Saturday, April 26, 2008

Lederman, Doug. "A Defining Election [on the Decline of the ALSC]." INSIDE HIGHER ED April 25, 2008.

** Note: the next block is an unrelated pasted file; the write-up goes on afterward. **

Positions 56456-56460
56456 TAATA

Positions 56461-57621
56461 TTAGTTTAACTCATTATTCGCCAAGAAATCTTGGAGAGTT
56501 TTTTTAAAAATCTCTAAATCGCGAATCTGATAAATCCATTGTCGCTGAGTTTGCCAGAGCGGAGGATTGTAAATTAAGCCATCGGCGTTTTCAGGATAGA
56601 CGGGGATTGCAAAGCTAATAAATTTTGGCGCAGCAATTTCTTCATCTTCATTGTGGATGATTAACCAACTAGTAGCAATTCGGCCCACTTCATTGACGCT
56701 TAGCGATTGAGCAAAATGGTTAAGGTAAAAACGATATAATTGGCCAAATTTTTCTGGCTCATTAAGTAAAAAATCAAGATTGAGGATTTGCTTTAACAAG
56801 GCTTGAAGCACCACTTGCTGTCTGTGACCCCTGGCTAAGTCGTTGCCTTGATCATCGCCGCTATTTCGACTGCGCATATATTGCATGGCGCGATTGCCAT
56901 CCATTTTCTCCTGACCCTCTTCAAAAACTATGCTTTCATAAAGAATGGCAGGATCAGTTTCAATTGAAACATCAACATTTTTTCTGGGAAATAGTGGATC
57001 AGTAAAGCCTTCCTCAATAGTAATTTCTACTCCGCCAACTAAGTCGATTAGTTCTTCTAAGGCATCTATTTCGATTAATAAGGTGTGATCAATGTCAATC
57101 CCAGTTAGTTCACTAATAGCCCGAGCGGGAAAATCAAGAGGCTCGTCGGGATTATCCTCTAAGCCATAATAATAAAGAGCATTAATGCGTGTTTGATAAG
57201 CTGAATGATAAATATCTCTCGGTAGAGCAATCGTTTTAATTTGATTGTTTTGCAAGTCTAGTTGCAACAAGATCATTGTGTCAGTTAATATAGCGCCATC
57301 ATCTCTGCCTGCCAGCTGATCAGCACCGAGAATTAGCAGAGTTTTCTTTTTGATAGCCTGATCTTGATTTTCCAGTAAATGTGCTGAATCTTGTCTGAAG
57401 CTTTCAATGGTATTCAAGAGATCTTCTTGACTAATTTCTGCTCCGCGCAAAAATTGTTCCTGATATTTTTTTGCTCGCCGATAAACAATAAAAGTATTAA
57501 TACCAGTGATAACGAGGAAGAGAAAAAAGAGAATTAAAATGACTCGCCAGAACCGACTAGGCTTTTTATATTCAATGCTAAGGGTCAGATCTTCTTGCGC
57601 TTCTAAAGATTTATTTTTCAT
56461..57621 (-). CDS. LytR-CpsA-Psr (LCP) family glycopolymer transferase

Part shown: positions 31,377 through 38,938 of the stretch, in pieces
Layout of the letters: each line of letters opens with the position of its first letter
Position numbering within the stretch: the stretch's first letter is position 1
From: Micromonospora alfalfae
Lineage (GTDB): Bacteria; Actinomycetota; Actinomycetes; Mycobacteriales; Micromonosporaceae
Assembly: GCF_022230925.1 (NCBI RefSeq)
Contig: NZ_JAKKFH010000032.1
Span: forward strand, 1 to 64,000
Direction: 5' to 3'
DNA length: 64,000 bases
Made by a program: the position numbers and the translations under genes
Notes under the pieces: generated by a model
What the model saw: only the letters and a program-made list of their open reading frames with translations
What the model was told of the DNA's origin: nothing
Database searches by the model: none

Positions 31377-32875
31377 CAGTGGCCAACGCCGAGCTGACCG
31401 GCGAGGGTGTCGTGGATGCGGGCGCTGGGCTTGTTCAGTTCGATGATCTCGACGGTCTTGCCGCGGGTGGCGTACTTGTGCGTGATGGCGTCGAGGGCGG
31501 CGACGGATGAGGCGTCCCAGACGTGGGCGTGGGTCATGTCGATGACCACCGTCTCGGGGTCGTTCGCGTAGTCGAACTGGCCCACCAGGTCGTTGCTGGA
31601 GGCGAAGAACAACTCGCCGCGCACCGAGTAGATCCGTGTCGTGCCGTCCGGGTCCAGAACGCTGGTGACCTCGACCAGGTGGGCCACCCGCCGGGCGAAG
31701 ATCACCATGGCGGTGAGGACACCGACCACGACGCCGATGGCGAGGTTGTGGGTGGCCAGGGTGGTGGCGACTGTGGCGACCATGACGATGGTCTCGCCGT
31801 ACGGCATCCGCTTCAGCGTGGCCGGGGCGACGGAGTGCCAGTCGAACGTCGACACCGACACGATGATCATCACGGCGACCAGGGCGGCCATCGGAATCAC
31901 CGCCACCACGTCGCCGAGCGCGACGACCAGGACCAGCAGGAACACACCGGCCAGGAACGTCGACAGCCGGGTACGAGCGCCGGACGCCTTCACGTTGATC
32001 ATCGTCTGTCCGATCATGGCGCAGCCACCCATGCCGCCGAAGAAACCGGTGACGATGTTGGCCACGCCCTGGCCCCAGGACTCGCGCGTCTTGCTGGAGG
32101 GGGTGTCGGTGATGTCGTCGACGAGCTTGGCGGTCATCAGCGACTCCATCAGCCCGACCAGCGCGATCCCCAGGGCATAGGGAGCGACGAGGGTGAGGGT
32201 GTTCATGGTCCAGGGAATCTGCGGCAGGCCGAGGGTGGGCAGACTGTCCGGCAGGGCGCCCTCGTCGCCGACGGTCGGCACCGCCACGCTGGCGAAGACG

Association elections are rarely the stuff of national news, even when they get nasty, as is sometimes the case. But so too is it uncommon for the election of officers of a group to speak so directly to the status of an entire academic discipline. But such is the case, as some participants see it, in a bitterly contested election unfolding now among members of the Association of Literary Scholars and Critics. The group thrived for a decade as a “traditionalist” alternative to the Modern Language Association, the primary coalition of English and language professors, which the new group’s members saw as increasingly overtaken by identity politics and cultural studies instead of what the considered substantive literary interpretation. But in recent years ALSC has seen its fortunes decline, as its membership (from over 2,000 in the mid-1990s to about 800 now) and attendance at its annual conference both have flagged. Exactly why the group has struggled is a matter of debate. For some of its founders and leaders, the problem lies in the fact that the association has largely abandoned one of its two original missions, continuing to serve as a forum for genuine literary criticism but generally ceasing to engage in the culture wars as it had early on . . . Read the rest here:

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